As our cultural definition of beauty continuously evolves, we witness significant shifts in aesthetic trends, especially in the context of fashion and personal style. During the late 20th century and the early 2000s, the ‘plastic’ look was often idolized, characterized by overtly polished and symmetrical features. This trend was embodied by the popularity of cosmetic procedures that promised the so-called ‘perfect’ look—sleek nose jobs, pronounced lip fillers, and pronounced bust enhancements were in high demand. Media and celebrities championed this high-maintenance, artificial beauty standard, making it sought after by many.

However, as we progressed into the 2010s, a noticeable shift began to take place. The emergence of social media platforms like Instagram and the growing influence of influencers began to reshape public perception. There was a growing appreciation of uniqueness and authenticity over uniformity. The ‘Instagram Face’—a term coined to describe the homogeneous look of large eyes, full lips, a small nose, and a slender jaw often achieved through digital filters or makeup—remained popular, but its inevitable ubiquity led to eventual fatigue and a craving for more diversity.

This shift is noted not only in casual trends but also in professional spheres. The fashion industry, long critiqued for its narrow standards, slowly began embracing a wider range of body types and faces. Models who might not have fit the mold of the ‘plastic look’ era were now fronting major campaigns and walking the most prestigious runways, their uniqueness celebrated.

The conversation around beauty also began to intertwine with a growing awareness of wellness and mental health. The ‘natural’ look became associated not only with a less made-up appearance but also with a lifestyle that emphasized holistic well-being, environmental consciousness, and authenticity. Beauty routines are now more likely to include skincare focused on health and natural glow rather than heavy makeup— a far cry from the full-coverage foundations of yesteryears.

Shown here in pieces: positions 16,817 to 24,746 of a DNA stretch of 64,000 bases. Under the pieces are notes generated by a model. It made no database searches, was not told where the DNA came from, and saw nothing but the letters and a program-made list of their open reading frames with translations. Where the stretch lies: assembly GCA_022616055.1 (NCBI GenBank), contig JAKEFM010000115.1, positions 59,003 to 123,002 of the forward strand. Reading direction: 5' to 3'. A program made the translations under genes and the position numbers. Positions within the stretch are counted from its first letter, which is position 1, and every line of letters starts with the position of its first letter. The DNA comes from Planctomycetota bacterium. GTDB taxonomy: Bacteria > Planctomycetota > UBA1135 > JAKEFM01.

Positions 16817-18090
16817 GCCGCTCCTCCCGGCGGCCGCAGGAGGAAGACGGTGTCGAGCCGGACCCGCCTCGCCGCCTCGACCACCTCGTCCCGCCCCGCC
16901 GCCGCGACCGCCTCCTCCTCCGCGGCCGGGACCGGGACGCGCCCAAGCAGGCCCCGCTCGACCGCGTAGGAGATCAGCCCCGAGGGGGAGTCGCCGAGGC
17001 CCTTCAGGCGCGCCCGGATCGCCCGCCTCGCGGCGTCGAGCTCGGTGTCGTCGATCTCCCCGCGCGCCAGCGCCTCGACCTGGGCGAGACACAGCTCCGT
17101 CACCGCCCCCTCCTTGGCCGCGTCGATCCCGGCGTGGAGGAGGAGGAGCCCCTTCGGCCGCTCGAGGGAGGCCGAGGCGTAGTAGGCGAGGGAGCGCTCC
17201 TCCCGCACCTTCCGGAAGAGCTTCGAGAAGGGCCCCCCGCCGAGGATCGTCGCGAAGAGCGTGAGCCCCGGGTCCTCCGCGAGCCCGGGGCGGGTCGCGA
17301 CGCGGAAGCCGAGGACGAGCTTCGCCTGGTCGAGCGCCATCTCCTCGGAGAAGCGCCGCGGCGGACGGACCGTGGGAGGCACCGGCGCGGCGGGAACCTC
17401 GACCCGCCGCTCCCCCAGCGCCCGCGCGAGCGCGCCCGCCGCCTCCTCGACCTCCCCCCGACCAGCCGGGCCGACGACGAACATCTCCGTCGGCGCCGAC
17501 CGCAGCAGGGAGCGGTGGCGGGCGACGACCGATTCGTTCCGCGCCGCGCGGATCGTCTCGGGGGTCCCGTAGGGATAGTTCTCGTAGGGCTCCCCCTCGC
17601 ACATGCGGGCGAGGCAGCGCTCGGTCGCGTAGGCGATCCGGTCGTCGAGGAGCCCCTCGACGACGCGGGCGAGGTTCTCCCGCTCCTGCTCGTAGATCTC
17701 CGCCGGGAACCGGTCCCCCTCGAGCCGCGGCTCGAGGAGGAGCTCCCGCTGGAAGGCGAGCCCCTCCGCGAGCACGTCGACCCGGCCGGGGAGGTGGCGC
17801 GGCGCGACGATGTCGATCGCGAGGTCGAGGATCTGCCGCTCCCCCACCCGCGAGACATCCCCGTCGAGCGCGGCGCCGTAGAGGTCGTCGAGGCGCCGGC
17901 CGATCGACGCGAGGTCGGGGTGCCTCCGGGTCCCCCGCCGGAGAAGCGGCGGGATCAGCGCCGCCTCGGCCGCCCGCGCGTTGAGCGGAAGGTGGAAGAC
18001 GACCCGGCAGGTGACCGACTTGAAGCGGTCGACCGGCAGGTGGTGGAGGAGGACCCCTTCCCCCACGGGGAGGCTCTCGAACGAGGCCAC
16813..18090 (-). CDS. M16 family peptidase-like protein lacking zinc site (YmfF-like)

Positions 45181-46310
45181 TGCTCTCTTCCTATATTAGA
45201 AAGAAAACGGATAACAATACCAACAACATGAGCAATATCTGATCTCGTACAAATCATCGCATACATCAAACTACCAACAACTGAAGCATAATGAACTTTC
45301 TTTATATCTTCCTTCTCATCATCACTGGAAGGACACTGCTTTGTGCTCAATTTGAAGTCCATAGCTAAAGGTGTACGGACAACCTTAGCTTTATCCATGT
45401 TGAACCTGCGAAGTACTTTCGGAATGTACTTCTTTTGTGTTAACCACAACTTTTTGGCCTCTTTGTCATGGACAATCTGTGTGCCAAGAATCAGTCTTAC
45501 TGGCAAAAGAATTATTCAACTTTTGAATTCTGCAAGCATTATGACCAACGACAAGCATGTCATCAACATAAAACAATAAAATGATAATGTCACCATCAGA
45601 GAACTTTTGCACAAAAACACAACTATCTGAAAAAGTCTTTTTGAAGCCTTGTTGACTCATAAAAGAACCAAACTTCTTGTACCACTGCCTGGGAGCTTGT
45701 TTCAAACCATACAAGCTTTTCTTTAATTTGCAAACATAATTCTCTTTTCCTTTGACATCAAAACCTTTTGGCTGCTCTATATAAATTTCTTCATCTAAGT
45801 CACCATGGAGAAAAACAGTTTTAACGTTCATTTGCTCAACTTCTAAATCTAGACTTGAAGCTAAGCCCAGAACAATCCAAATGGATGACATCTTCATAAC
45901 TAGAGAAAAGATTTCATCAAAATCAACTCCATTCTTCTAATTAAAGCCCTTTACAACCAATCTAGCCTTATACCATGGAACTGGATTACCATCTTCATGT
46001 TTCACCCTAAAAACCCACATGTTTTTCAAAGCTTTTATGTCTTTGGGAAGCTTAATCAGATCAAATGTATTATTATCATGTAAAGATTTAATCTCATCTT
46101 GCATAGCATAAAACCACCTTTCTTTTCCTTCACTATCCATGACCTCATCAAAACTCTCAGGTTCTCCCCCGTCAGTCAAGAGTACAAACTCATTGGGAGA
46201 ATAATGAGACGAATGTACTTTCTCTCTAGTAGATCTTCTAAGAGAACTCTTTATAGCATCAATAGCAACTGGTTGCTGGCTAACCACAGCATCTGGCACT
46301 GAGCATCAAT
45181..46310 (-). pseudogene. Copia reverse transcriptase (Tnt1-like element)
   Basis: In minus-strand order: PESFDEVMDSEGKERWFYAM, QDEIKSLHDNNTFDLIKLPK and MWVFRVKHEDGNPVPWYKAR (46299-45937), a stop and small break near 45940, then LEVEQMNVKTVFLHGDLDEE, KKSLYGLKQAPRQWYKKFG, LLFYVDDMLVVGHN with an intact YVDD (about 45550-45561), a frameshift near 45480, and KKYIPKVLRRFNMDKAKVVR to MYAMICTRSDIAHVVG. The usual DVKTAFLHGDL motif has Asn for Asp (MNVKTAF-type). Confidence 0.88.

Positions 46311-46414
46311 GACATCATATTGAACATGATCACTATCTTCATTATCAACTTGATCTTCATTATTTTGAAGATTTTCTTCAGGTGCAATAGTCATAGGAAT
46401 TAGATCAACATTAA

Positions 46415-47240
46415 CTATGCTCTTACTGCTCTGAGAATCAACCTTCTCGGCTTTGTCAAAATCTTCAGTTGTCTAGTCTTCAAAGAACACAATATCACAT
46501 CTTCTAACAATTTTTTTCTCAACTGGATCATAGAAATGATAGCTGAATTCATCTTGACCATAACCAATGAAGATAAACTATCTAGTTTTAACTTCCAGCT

A crucial component of this trend towards natural aesthetics is the shift in attitude towards aging. Rather than attempting to reverse time with surgical procedures, there’s a growing acceptance of the aging process. This is evidenced by the emergence of ‘pro-age’ cosmetics and a celebration of age diversity in media representations.

As we enter the 2020s, the swing towards natural beauty appears to be deepening. This isn’t to say that cosmetic procedures aren’t still popular; they are, but there’s now a significant demand for them to be subtle, enhancing rather than altering one’s appearance drastically. Terms like ‘baby botox‘ or ‘micro-filler’ have entered the lexicon, signifying treatments that are less invasive with more natural-looking results.

In this dynamic landscape, what remains constant is the continuous change in how beauty is perceived. With technological advancements allowing for more personalized and less invasive options, alongside a societal push for diversity and authenticity, the future of aesthetic trends appears to continue favoring a celebration of the natural—and the uniquely individual.

Through these changes, one can only speculate about future trends. One thing, however, remains clear: the concept of beauty is as dynamic and diverse as the individuals it represents. As society’s values and technological capabilities evolve, so too will the ways in which we seek to express our personal aesthetic ideals.